Mike: He’s being very, very modest. Joseph, before you go today, I found this piece the other day and meant to share it with the audience. Addison Del Mastro is one of the up-and-coming editors, if you will at The American Conservative magazine site and magazine. He had this little piece that he wrote the other day, “America’s Desperate, Apocalyptic Party Anthems.” It’s about pop music gone bad. The title is deceptive here. He covers ground in this piece that I would not be surprised if Mike Church and Joseph Pearce would cover. I just wanted to share part of it with you and get your commentary on it.
The standard social conservative answer to this—that we can blame unlimited personal autonomy, moral decay, and “if it feels good, do it”—only takes us so far. We do indeed have a hedonistic culture that our pop culture both reflects and promotes.
Yet something more is at work, for even as our music appears to celebrate hedonism, there is a subtext of despair, as of people who are left with nothing else. A society that afforded more opportunity for meaningful work and family life might not produce such music. The closest analogue to the “desperate party anthem” in earlier years was probably blues, informed by the miserable and grinding nature of life for black Americans under slavery and segregation. Are contemporary Americans less hopeful about life than they were? . . .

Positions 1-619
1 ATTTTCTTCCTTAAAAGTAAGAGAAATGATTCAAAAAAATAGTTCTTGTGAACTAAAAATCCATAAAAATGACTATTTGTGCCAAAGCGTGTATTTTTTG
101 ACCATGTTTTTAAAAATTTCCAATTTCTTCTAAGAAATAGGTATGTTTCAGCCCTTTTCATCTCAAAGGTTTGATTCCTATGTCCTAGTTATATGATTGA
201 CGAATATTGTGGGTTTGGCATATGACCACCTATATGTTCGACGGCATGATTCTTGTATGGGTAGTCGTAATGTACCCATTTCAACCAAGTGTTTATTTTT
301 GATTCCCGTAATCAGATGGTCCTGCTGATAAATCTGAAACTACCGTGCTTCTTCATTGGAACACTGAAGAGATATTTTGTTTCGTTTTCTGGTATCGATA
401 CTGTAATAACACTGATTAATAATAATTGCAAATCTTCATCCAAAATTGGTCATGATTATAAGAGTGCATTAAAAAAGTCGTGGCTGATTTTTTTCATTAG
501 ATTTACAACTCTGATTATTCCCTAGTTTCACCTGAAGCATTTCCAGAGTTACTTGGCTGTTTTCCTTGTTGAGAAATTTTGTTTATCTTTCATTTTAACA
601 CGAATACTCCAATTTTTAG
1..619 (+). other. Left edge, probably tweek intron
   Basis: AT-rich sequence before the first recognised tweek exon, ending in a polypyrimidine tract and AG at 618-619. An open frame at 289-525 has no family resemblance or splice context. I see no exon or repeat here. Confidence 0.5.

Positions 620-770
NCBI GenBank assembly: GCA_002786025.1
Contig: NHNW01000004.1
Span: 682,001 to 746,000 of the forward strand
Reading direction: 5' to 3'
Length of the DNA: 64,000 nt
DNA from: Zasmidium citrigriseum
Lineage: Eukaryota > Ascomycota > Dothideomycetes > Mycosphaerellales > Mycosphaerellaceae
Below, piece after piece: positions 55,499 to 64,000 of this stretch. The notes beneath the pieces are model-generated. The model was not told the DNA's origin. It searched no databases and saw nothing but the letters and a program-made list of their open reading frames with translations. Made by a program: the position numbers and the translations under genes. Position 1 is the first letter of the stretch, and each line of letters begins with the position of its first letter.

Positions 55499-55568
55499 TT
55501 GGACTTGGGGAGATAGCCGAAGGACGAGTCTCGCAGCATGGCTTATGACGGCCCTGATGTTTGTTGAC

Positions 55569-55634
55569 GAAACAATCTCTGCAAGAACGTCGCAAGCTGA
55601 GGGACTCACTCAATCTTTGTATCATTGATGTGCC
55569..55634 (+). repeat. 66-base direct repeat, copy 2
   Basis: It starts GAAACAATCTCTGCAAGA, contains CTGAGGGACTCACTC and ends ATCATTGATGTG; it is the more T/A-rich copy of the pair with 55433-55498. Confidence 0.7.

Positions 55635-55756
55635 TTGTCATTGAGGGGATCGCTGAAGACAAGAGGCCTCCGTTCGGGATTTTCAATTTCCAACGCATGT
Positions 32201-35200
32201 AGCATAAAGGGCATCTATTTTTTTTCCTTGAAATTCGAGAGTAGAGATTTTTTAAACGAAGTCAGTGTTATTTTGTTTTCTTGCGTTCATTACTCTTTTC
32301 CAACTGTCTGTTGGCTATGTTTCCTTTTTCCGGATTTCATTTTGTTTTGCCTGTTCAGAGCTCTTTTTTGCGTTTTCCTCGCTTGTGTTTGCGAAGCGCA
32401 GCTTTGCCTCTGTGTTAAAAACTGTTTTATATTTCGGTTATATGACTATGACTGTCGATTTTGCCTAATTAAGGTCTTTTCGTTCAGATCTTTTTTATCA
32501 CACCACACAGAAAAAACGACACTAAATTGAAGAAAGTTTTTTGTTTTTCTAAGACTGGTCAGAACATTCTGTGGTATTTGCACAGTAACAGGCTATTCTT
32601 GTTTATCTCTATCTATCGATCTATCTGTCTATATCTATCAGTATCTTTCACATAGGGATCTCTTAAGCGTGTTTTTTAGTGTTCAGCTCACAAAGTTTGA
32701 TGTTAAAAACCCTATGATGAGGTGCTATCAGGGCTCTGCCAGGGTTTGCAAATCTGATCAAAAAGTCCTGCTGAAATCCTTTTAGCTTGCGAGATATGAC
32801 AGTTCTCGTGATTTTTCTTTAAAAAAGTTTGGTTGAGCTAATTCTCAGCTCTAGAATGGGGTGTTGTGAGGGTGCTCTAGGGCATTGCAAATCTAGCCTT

It was once possible to be in one’s twenties and already have a stable job, a family, a simple but serviceable home, one or two automobiles, and the promise of a pension. This vanished world of middle-class stability really existed.
Now, as jobs outside of the white-collar world shift to the low-end service sector in areas such as fast food and retail, and as foodservice is the fastest-growing sector of the economy, young people must either become highly stressed and indebted professionals or languishing service workers.
Mike: I think that’s a pretty good commentary and diagnosis of much of what ails our youth today. What say you?